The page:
Guest Editor Scholarly Journals
Special Issue of Modern Drama “Aging and the Life Course,” co-edited with Lawrence Switzky,59.2 (Summer 2016).
Special Issue of Occasion “Aging, Old Age, Memory and Aesthetics,” co-edited with A. Charise, L. Hutcheon and Michael Hutcheon, 4 (June 2012); I wrote the introduction.
Special Issue of UTQ, “Models of Mind and Consciousness,” co-edited with J. Matus, 79.2 (Spring 2010), 249 pgs; I co-wrote the introduction.
Special Issue of UTQ, “Ethics and Canadian Literature,” co-edited with K. Kyser 76.3 (Summer 2007), 197 pgs; I wrote the introduction.
Special Issue of UTQ, "Haunting in Canadian Culture" co-edited with J. Saul 75.2 (Spring 2006), 168 pgs; I co-wrote the introduction.
Chapters in Books (refereed)
"What do (Older) Women Want: Sexperts versus the Raging Grannies,” Activist Aging: Older,Bolder, and Changing the World, eds. May Chazan and Melissa Baldwin, Toronto: Women’s Press, 2018.
“Alice Munro’s Dramatic Fictions: Challenging (Dis)Ability by Playing with Oedipus the Kingand Embracing the Queer Art of Failure,” eds. Lorraine York and Amelia DeFalco. Exquisite Shame': Ethics and Affects in Alice Munro. New York: Palgrave, 2018.
“Gothic and Apocalyptic Portrayals of Dementia in Canadian Fiction.” A. Swinnen and M. Schweda eds. Popularizing Dementia: Public Expressions and Representations of Forgetfulness. Aging Studies series. Bielefeld: transcript, 2015.
“Their Dark Cells”: Transference, Memory, and Postmemory in John Mighton’s Half Life.Canadian Literature and Cultural Memory, eds. Eleanor Ty and Cynthia Sugars. Don Mill, ON: Oxford UP, 2014. 118-133.
“Thomas King and the Art of Unhiding the Hidden.” Thomas King: Works and Impact. Ed. Eva Gruber, Rochester, N.Y.: Camden House, 2011.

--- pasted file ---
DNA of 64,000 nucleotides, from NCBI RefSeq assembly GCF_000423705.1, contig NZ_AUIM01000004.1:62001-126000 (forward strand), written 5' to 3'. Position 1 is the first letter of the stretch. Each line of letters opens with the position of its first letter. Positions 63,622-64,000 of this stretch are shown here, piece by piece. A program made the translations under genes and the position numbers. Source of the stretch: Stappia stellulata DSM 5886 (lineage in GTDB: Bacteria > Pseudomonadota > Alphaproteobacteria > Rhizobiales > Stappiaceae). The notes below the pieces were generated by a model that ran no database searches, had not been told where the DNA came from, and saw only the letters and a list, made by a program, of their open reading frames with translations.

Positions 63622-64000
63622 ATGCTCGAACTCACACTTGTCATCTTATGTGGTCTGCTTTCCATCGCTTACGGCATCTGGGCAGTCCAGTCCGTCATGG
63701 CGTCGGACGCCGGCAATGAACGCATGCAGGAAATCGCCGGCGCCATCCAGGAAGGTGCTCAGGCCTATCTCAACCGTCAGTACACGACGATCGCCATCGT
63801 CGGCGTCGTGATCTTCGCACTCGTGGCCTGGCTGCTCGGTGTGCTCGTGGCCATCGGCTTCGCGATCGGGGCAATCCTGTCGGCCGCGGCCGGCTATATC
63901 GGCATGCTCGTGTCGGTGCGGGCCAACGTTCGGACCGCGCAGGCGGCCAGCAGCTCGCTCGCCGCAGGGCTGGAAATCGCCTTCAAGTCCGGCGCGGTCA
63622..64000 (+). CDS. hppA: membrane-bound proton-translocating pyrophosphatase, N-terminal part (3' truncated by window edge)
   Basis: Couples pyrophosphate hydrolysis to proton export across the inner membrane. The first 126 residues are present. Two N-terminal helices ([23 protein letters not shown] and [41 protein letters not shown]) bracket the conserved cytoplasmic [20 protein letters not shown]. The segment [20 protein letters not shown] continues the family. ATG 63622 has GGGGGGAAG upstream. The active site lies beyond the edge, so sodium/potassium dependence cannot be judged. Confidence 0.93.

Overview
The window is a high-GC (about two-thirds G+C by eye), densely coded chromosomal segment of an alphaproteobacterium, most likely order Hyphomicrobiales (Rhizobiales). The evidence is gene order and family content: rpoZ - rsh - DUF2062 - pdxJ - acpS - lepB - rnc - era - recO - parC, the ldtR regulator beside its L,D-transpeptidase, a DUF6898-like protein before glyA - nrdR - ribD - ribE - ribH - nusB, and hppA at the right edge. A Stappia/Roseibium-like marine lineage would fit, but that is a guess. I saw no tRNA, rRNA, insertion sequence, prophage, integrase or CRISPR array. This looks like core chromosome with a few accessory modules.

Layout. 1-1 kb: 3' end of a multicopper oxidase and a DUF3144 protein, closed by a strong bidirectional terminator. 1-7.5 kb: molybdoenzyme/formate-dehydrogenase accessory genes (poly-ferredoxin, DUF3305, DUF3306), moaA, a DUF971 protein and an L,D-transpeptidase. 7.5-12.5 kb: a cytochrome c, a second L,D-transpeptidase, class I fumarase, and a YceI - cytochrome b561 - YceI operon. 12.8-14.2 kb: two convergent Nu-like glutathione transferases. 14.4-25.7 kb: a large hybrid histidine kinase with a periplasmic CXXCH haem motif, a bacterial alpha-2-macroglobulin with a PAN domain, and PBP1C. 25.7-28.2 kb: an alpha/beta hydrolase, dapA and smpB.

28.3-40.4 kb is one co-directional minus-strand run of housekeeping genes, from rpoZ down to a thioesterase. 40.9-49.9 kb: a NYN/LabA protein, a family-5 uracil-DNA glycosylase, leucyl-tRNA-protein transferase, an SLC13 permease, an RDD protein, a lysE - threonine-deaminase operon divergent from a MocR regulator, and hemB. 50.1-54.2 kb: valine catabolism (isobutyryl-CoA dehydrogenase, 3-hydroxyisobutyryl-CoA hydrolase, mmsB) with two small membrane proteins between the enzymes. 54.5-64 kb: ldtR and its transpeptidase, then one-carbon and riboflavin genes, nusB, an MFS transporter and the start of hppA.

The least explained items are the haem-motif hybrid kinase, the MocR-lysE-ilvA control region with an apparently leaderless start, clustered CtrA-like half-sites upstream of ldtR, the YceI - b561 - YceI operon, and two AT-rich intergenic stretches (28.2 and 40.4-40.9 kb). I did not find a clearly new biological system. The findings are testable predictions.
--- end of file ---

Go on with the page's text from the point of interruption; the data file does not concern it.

“Talking Crow: Jane Urquhart’s Away” Resurgence in Jane Urquhart’s Prose and Poetry, eds. Héliane Daziron-Ventura and Marta Dvorak. Brussels: Peter Lang, 2010. 129-144.
“Memory, Diaspora, Hysteria: Margaret Atwood’s Alias Grace.” Memory and Migration. Ed. J. Creet and A. Kitzman, University of Toronto Press. 210-234.
“Coyote’s Children and the Canadian Gothic: Sheila Watson’s The Double Hook and Gail Anderson-Dargatz’s The Cure for Death by Lightning” Australian Canadian Studies special issue on “Canadian Literature and the Postcolonial Gothic.” Eds. C. Sugars and Gerry Turcotte. 15-44. Rpt. In Unsettled Remains, ed. Sugars and Turcotte, Wilfrid Laurier P, 2009.
“The Life Wheel: Representations of Buddhism in Michael Ondaatje’s Anil’s Ghost.” Comparative Cultural Studies and the Writing of Michael Ondaatje. ed. Steven Totosy, Purdue UP. 117-37.
“Transvestitism, Drag, and Becomings: A Deleuzian Analysis of the Fictions of Timothy Findley.” Deleuze and Literature, ed. Ian Buchanan and John Marks. Edinburgh: Edinburgh UP, 2000. 194-228.
“Margaret Atwood’s Wilderness Tips: Apocalyptic Cannibal Fiction,” Etudes Canadiennes 46 (1999): 93-110. Rpt. in Eating Their Words: Cannibalism and the Boundaries of Cultural Identity, ed. Kristen Guest, SUNY P, 2001. 167-85